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  8. A real housing economists views:

    Start a new thread with this.

    Center for Economic and Policy Research

    http://www.cepr.net/component/option,com_issues/task,view_issue/issue,11/Itemid,22/

    It it the "Housing Bubble Starts to Burst" video link of June 7th.

    http://mediacow.tv/node/166

    CEPR's Baker also quoted in CNNMoney story:
    http://money.cnn.com/2007/12/12/news/economy/builders/index.htm?postversion=2007121308

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  9. Lance you are so ignorant it kills me...

    "Who knows, they may require one to already be an existing homeowner before they will lend you money for a new home? Sweet irony, isn't it ... ?"

    Once again you try to claim that homeowners are somehow kings and ther rest of us are serfs!!! Cash is king and I could drop a 300k downpayment on any house I like. I think a bank would give me a loan before they would give some idiot who took an IO loan on a 900k row house in dupont that is now worth less then 850 and dropping(aka you). Did you realize that you cant even refi your loan? How are you preparing for that day when your payment more then doubles? By the way, wage growth is falt, prices are up the most in 34 years. Oh, and the rumor is that DC prop taxes are going to go up drastically to offset the lost revenue due to foreclosures and decreasing home prices. Hope you have a good xmas, it may be the last "good" one you have... dope..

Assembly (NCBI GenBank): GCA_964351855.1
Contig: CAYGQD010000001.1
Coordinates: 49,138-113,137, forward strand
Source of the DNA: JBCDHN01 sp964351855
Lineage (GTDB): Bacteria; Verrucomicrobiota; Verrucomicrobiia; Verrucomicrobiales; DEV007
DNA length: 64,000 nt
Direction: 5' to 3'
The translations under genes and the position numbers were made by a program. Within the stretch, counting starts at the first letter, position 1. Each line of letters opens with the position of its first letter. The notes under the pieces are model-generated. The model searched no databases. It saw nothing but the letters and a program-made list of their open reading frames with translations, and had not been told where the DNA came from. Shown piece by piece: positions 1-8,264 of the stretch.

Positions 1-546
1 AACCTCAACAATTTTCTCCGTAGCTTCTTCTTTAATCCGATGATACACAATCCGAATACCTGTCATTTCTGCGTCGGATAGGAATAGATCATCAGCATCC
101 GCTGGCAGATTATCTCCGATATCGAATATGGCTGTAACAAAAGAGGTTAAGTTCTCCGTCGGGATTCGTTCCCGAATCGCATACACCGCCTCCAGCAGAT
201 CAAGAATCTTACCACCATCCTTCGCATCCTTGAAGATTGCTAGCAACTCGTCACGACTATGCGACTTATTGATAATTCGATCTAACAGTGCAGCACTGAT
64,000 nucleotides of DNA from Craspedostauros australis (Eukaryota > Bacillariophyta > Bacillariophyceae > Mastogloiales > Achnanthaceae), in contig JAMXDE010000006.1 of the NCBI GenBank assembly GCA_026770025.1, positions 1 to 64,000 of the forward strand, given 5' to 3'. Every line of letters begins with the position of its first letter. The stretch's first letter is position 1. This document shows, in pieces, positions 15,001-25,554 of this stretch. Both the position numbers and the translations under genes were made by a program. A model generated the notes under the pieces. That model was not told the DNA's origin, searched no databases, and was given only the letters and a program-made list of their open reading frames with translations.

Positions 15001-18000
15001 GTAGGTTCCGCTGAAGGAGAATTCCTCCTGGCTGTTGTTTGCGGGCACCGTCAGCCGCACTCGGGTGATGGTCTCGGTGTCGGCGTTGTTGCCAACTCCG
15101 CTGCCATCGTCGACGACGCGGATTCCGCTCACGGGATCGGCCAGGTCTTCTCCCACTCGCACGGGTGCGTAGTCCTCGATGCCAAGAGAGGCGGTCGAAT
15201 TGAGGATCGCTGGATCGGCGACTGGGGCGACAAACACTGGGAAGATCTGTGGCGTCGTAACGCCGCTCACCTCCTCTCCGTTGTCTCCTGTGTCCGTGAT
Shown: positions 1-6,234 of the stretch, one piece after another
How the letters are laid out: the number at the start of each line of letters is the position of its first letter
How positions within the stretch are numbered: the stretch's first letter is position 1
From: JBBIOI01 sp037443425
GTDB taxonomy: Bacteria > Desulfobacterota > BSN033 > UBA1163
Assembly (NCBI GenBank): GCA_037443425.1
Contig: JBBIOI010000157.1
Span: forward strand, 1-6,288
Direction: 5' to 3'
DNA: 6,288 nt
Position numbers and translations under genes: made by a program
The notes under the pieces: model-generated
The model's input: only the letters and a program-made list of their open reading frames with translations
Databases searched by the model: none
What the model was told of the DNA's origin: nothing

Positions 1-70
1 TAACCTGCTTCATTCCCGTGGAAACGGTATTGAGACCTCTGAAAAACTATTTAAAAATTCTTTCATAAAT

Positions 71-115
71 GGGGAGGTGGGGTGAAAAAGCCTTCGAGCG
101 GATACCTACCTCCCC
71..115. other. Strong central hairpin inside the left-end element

Bob

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  10. What are you doing at Arundel Mills?

    Why aren't you looking for DC rowhouses -- I thought that is what you wanted? I put an offer on one in Cap Hill (bank-owned). 1600 square feet above grade, C/A, parking, historic district, 1.5 baths, and 3 bedrooms -- 8 blocks from the Capitol, 6 to Union Station, 6 to Eastern Market metro. Primo location.

    Went for listing to fulfill bank's outstanding loan -- $450K. Did you make an offer? No, you were out taking pictures at the mall.

    There is one on Kentucky Avenue that has my interest as well.

    Roll the dice next weekend, will you.

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  11. "But of course, they may not lend again without real good safeguards such as that proposed 30% down and a long credit history."
    Well good if the lenders have done that (20% down with good credit history) in the first place we wouldn't have this huge run up of housing prices.